Sandia LabNews

Strategic Priority No. 6

Visionary research and engineering for future national security challenges

Susan Seestrom
Susan Seestrom, Chief Research Officer and Associate Labs Director for Advanced Science & Technology

Sandia is unique in the national laboratories complex for our ability to combine foundational science and science-based engineering to solve national security challenges. We thrive in Pasteur’s Quadrant, the term writer Donald Stokes coined for use-inspired science that bridges purely foundational science and purely applied science. Use-inspired science brings together the quest for fundamental understanding of our universe with ideas for deploying that research to solve specific problems.

Strategic Priority No. 6, “Deploy outstanding engineering, science and technology to our mission,” is about actively supporting research at Sandia that takes full advantage of our strength in Pasteur’s Quadrant to develop creative, cutting-edge solutions to emerging national security challenges that would have been unimaginable only a few years ago.

Pasqual's quadrant chart

Our ability to bridge between foundational science and applied engineering has had profoundly important results, from the development in 1960 of the cleanroom, which provides the assembly environments required to produce high precision switches for nuclear weapons, to the Z machine, a science and engineering accomplishment that today is used for national security and foundational physics tests not even envisioned when the machine was designed.

Strategic Priority No. 6 is essential because of the increasing complexity of our national security landscape. We must begin now to address the threats coming in the next several decades as the pace of technological change and the potential for technology surprise continues to increase, and international relations gain more players and more points of conflict.

Because of this fast-changing landscape, work on Strategic Priority No. 6 began by assembling a multidisciplinary team of early, mid and late-career subject matter experts to brainstorm and identify research areas that could dramatically enhance Sandia’s national security impact over the next 20 to 30 years. We then selected visionary research themes emerging from this brainstorming that merited additional exploration. In September, we presented the six most promising visionary research themes to the Sandia leadership team:

  • From bits to brilliance – Creating a computing ecosystem that is ubiquitous, integrated across our missions and all scales of the computing technology stack, and uses emerging and undiscovered technologies and architectures to meet mission needs.
  • Assessing the impact of geoengineering – Evaluating efforts to mitigate the impact of climate change, and detecting efforts by adversaries to use geoengineering as a weapon.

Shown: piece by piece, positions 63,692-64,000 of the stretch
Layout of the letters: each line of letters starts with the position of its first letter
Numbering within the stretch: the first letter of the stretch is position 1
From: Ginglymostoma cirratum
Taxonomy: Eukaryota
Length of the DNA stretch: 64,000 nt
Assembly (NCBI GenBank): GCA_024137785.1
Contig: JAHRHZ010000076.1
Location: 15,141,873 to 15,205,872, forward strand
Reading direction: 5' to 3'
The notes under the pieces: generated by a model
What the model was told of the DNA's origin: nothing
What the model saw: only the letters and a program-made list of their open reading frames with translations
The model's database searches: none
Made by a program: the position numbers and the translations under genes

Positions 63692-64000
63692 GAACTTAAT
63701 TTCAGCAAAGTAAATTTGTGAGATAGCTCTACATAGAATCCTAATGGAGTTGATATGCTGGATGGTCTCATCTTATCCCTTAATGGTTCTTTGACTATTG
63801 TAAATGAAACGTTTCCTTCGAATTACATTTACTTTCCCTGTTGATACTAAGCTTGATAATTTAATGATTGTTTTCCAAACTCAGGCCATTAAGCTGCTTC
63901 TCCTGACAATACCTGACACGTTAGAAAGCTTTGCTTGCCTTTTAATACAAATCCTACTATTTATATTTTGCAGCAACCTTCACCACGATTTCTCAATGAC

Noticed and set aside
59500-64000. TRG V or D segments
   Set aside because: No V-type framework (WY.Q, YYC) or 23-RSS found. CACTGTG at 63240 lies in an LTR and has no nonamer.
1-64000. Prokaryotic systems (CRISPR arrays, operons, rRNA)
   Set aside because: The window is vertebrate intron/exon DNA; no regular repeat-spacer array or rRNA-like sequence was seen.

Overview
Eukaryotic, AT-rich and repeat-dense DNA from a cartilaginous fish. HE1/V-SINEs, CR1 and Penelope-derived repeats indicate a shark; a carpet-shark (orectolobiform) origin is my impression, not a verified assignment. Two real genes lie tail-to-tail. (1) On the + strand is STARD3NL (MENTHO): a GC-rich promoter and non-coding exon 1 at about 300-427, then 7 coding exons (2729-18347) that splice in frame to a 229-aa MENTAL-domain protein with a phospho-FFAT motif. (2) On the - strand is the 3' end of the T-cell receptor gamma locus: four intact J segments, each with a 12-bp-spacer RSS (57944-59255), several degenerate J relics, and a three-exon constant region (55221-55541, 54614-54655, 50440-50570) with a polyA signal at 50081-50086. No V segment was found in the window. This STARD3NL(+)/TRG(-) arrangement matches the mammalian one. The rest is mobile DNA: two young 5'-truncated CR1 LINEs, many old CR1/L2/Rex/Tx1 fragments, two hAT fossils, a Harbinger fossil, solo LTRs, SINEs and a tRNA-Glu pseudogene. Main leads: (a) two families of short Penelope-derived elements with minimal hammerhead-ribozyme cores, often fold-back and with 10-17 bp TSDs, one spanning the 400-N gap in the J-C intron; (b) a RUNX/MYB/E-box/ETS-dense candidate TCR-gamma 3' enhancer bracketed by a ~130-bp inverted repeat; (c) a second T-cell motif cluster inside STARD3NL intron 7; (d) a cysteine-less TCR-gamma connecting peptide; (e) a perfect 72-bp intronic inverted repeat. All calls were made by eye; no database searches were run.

• Inherently safe, resilient, modular nuclear weapons – Research for nuclear weapons in the 2050s and beyond.
  • Human augmentation – Ethical research and development on human augmentation for defensive purposes.
  • Mission impact of Z-Next beyond nuclear weapons – Assuring institutional participation and benefit across the Labs’ national security missions from the proposed Z-Next facility.
  • Non-nuclear strategic weapons – Providing options for strategic strike without using nuclear weapons.

The visionary research themes that emerged from this process target emerging existential threats to or opportunities for national security that make full use of Sandia’s expertise. They will either use or extend existing capabilities or allow us to create new capabilities via research partnerships. They will involve divisions and centers across the Labs, and they will motivate and attract top-level talent. They build on strengths widely recognized by our stakeholders and offer a path to future sponsorship. Finally, these visionary research themes address “Sandia-hard” problems that require discovery science and ultimately groundbreaking engineering.

Even if individual projects in these visionary research themes fail, they will succeed by generating knowledge to reach their immediate goals, knowledge that we can use to guide subsequent ideas.

To ensure these visionary research themes have traction at Sandia, the selected themes will have an associate laboratories director sponsor who will be responsible for building a business strategy and actively supporting the development of proposals to fund related activity. My organization will help by providing an interface to the Laboratory Directed Research and Development program and our Office of Science and Weapons Science & Technology portfolios, and our partnerships organization. Sponsorship decisions will be made during an upcoming Sandia leadership team meeting in the context of the needs of all six strategic priorities.

During my time as a practicing physicist, I routinely turned to engineers to help make my experiments a reality. This experience has given me great respect for what foundational science and applied research can accomplish when they work together, and I anticipate our implementation of Strategic Priority No. 6 will produce amazing contributions to national security challenges. I also strongly believe our work on this strategic priority will unleash new opportunities for staff across the Labs to propose and participate in exciting research that will shape the future of science and engineering.